Consonant to the concept that misery loves company, California faces the prospect of the forced removal of not one but two public officials this year, if the public so decides.

One, of which you’re probably aware if you’re a regular reader of this column: a gubernatorial recall election whose grassroots effort has until mid-March to qualify for a vote later in 2021.

The other recall election, though it likely won’t happen: a vote to determine the fate of San Francisco district attorney Chesa Boudin.

San Francisco’s “top cop” is in hot water for releasing a prisoner who allegedly killed two women in a San Francisco hit-and-run collision on New Year’s Eve. The accused, who was charged with felony vehicular manslaughter while intoxicated (prosecutors believe he had methamphetamine and alcohol in his system), gun possession (he was packing a pistol at the time of the hit-and-run), and auto theft, attempted to flee the scene on foot.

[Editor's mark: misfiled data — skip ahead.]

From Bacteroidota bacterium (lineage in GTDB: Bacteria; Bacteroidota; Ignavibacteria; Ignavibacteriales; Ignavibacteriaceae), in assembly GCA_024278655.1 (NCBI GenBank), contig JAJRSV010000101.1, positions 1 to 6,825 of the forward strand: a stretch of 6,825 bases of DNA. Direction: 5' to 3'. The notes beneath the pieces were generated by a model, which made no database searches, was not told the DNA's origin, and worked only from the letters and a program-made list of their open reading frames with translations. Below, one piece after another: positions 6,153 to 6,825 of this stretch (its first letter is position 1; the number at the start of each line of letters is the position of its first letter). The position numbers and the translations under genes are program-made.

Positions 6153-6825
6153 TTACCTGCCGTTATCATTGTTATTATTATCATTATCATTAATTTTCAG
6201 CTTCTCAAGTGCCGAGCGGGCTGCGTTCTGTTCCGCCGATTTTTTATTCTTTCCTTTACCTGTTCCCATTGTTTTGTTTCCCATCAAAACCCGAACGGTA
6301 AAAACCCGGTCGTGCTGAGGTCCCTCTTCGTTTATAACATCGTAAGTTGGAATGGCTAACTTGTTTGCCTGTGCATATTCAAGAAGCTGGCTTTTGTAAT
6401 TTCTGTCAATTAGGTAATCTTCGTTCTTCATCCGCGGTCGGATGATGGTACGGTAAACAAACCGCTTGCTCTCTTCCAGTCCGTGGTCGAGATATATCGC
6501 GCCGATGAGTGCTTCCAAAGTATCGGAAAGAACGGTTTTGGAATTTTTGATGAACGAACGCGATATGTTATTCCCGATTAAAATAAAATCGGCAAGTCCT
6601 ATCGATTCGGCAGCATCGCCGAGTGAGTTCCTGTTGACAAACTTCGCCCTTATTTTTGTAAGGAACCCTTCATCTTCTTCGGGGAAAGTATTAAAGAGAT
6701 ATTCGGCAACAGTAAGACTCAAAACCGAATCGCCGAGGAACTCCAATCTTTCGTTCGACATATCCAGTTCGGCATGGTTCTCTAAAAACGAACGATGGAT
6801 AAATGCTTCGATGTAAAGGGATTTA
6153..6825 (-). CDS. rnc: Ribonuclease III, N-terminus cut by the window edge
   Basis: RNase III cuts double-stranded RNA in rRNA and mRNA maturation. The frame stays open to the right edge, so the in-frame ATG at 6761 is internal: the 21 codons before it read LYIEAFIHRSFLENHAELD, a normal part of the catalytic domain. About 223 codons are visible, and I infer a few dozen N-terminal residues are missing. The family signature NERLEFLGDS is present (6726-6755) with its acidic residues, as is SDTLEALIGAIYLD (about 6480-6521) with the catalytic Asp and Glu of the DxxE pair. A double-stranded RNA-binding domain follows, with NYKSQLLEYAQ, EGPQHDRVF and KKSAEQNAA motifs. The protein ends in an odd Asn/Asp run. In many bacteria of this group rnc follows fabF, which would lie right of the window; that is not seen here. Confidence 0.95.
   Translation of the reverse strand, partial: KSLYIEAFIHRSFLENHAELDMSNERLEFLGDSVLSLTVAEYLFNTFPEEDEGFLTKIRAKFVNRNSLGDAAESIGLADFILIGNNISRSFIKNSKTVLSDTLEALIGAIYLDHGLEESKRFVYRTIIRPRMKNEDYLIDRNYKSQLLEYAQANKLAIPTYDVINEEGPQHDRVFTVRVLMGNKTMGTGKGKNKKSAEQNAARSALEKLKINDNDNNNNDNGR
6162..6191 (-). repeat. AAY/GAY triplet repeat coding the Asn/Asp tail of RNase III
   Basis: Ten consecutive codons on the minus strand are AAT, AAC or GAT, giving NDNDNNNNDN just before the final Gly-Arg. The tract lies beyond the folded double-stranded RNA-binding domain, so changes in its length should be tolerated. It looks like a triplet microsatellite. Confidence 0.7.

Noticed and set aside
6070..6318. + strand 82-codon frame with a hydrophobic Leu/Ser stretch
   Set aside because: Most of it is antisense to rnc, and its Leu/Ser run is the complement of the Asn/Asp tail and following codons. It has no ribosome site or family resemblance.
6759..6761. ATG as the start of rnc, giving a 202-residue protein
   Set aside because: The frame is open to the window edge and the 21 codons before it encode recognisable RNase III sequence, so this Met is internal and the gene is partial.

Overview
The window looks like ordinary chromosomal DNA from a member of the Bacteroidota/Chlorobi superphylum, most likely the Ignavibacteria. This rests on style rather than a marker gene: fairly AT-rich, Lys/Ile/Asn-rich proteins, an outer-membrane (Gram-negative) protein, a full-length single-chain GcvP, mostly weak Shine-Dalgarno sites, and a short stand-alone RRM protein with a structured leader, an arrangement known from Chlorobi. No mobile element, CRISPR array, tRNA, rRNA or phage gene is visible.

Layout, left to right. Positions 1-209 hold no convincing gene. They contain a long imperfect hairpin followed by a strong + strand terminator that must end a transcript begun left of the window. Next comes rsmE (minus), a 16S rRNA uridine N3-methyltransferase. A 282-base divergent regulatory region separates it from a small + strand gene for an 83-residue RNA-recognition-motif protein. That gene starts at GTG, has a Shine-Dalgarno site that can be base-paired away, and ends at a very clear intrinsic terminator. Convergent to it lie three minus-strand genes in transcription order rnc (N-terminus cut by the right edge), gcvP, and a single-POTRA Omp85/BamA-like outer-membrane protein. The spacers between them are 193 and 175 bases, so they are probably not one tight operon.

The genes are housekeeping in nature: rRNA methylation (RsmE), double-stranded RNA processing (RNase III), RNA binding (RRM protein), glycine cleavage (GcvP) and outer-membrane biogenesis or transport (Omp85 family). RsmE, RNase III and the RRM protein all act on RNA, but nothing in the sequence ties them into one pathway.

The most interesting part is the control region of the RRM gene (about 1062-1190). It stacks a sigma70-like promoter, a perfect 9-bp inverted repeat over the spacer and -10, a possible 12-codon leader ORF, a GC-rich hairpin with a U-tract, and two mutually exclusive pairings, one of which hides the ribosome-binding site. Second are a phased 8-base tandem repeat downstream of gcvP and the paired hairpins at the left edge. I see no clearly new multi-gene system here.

Translation: if convicted, he won’t be back on the street anytime soon.

But the alleged criminality is only the beginning of the story.

The San Francisco Police Officers Association wants to know how a March 2020 sentencing agreement between the accused and Boudin’s office resulted in the former not serving any prison time (without the agreement, the accused likely would have faced life in prison under the state’s “three strikes” law). That, and why the accused went on to allegedly commit multiple crimes in the time between the sentencing agreement and the fatal hit-and-run, only to have the DA’s office time and again opt not to file criminal charges.

Then again, like the fog that reliably rolls into the town, perhaps San Franciscans should have seen this coming.